Tag Archives: Headless Horseman

The Ghost of Temecula 

Background Information: 

The informant is a current student at USC and one of my good friends. They grew up in a smaller town in Southern California called Temecula. They never experienced this legend but they were told it via their neighbors.

Main Piece: 

ME: So can you tell me about the ghost of Temecula?

BF: So basically when I was growing up, the myth was that there was this ghost of Temecula, and like back in the old day, in the old town, which we have, which dates back to the early 1800s. Basically there was this cowboy who had a really bad interaction with the Native Americans, the Pechanga Indians, who were living there. So basically the story is, that he (the cowboy) upset them and got his head chopped off. Then the spirit of this cowboy came back to life and became a part of the tribe. And so if you ever did anything that upset the Native Americans, or disrespected them, or you didn’t treat the native land the right way, there would be this ghost, this cowboy, who is beheaded, on a horse. And even though he didn’t have his head he had a hat that was floating above his head. And basically the spirit would come and haunt you and torment you for like a week, if you ever disrespected the natives or anything like that. So that was something our parents always harped on. They would tell us, “be respectful” or “do good things, otherwise this ghost is gonna come haunt you”. 

ME: Did you ever see the ghost?

BF: I’ve never seen the ghost, but my neighbors will swear on their life, that when they were kids and they would like kick up dirt or do something stupid, and then in the night they would see this ghost come in through the doorway of their bedroom, he would like shapeshift through the wall, and he would just torment them for a week.

ME: That sounds pretty scary

BF: I’ve never experienced it, nor do I want to experience it, but that’s the myth from good-ole Temecula, and my neighbors are insistent, to-the-day, that they saw the ghost. 


This interview happened in-person at my apartment.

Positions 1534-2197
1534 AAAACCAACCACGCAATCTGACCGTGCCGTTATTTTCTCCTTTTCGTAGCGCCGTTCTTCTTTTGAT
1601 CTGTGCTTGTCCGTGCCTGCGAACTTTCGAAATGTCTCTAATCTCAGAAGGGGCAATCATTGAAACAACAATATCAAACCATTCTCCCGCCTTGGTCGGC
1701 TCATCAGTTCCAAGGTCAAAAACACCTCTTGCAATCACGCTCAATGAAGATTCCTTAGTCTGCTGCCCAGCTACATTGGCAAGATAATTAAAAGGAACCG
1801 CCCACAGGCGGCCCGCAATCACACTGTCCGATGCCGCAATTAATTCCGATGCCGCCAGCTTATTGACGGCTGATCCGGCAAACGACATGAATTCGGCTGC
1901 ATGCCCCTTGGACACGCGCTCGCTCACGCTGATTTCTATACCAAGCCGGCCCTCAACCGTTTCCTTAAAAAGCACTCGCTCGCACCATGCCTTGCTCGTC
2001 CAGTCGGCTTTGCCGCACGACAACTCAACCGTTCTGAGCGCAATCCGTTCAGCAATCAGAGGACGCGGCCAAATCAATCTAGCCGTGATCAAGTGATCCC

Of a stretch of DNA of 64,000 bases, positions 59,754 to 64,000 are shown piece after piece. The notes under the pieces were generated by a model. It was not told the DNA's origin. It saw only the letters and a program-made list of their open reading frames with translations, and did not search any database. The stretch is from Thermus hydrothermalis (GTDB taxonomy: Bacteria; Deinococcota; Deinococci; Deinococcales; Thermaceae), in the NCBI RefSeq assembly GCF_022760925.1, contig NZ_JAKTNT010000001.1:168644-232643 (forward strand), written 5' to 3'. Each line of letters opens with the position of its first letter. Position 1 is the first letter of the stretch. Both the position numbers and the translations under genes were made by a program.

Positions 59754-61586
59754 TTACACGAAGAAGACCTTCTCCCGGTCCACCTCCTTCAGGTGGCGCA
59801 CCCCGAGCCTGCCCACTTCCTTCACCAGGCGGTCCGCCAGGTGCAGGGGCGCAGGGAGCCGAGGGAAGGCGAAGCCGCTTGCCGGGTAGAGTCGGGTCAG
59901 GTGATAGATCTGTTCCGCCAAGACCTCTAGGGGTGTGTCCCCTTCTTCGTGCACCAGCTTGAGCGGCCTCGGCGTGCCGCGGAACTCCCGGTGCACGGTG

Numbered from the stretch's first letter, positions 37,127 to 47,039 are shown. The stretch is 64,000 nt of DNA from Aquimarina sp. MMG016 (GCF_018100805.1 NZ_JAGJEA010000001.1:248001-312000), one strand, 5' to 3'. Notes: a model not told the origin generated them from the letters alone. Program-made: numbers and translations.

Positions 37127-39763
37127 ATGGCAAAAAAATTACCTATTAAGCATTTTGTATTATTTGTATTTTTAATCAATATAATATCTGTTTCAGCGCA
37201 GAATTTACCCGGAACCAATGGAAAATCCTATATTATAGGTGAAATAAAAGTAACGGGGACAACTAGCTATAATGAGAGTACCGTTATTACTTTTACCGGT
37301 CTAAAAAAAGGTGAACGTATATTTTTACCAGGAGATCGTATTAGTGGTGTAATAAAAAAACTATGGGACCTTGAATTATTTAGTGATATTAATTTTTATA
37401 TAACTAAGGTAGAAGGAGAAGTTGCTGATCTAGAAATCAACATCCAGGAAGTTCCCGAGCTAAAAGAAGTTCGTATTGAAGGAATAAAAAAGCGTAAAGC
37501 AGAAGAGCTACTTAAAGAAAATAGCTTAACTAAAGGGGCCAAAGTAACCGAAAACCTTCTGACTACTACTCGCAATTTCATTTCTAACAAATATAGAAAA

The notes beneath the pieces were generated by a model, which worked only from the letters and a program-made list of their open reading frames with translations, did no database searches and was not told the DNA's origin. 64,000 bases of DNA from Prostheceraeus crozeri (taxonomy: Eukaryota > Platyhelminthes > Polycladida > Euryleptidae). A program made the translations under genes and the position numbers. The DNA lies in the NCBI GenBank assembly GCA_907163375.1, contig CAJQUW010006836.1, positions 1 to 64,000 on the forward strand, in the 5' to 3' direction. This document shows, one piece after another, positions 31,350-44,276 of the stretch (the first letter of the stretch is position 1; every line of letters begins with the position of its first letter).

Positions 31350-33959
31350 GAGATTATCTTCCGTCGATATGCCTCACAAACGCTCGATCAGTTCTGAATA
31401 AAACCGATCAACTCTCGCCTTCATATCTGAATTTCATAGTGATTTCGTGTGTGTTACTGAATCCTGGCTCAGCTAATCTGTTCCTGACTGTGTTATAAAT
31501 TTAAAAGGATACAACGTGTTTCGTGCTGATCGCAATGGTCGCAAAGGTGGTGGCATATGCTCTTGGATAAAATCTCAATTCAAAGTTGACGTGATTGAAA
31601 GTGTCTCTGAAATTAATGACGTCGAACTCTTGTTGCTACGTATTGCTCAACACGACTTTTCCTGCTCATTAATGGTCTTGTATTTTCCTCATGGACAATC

This is an interesting interaction because the informant did not experience the ghost themselves, but due to the persistence of their neighbors, they believe it too. I think that this legend is largely focused on scaring little kids into not getting into any mischief, however I think it is interesting that the Native Americans are involved in this legend. The Native Americans within the legend seem to represent nature itself, which I feel like is a theme that occurs in other stories. Immediately when I heard this story, I thought of the legend of the Headless Horseman from the novel, the Legend of Sleepy Hollow. The Ghost of Temecula has a near-identical description to the Headless Horseman. The Ghost of Temecula seems to have different motivations from the Headless Horseman, and do not share much similarity past their description, but it is still very interesting. To read more about the Headless Horseman, follow here: Irving, Washington. The Legend of Sleepy Hollow. Wildside Press, 2004.

El Sombrerón (Colombia)

Background information:

My roommate is Colombian and is the first one in her family who was born in the United States since her relatives all live in Colombia except for her direct family. She actively engages in the Colombian culture, speaking Spanish with her family and celebrating Colombian events and traditions. Therefore, even though she was born in the United States, she holds onto her Colombian roots and treasures her Colombian culture as she believes that her Colombian roots are a large part of what shapes who she is.


Main piece:

When asking my roommate is there was any other type of folklore from her Colombian culture that stuck out to her, she excitedly told me about El Sombrerón. She said that El Sombrerón was a very big fear of hers when she was younger as she did not enjoy being alone or in dark places and feared that he would come and attack her. My roommate explained that El Sombrerón, literally translated to “man in a hat” was a man that wore all black and had two very scary black dogs and rode a black horse. She interrupted her own story by saying that she did not enjoy the color black when she was younger, so this made El Sombrerón even more off-putting to her. She explained that he was a figure that would haunt and run after individuals who were alone in dark areas. Additionally, she added that the moon was an important part of this legend because it provided the only light for individuals to briefly see what El Sombrerón looked like, which made appearances more believable as many supposedly saw a man in all black with two black dogs and a black horse chasing them when they felt that they had encountered El Sombrerón. She says that her aunt and uncle told her about this legend when she was very young and that she feels grateful to have never run into him but is still a bit afraid of him if she is walking alone at night.


Personal thoughts:

I thought that this was a very interesting legend because it immediately reminded me of the legend of the “headless horseman” often seen in the United States and other parts around the world. I shared a similar fear of the headless horseman when I was younger and could therefore understand her fear as a child. I thought the addition of two dogs into this legend was interesting because I have personally never been scared of dogs and feel that this makes the story a bit more bearable.


For another version of this legend, see the following Headless Horseman legend told by S.E. Schlosser:

Schlosser, S.E. “The Headless Horseman.” The Headless Horseman: From Ghost Stories at Americanfolklore.net, americanfolklore.net/folklore/2010/07/the_headless_horseman.html.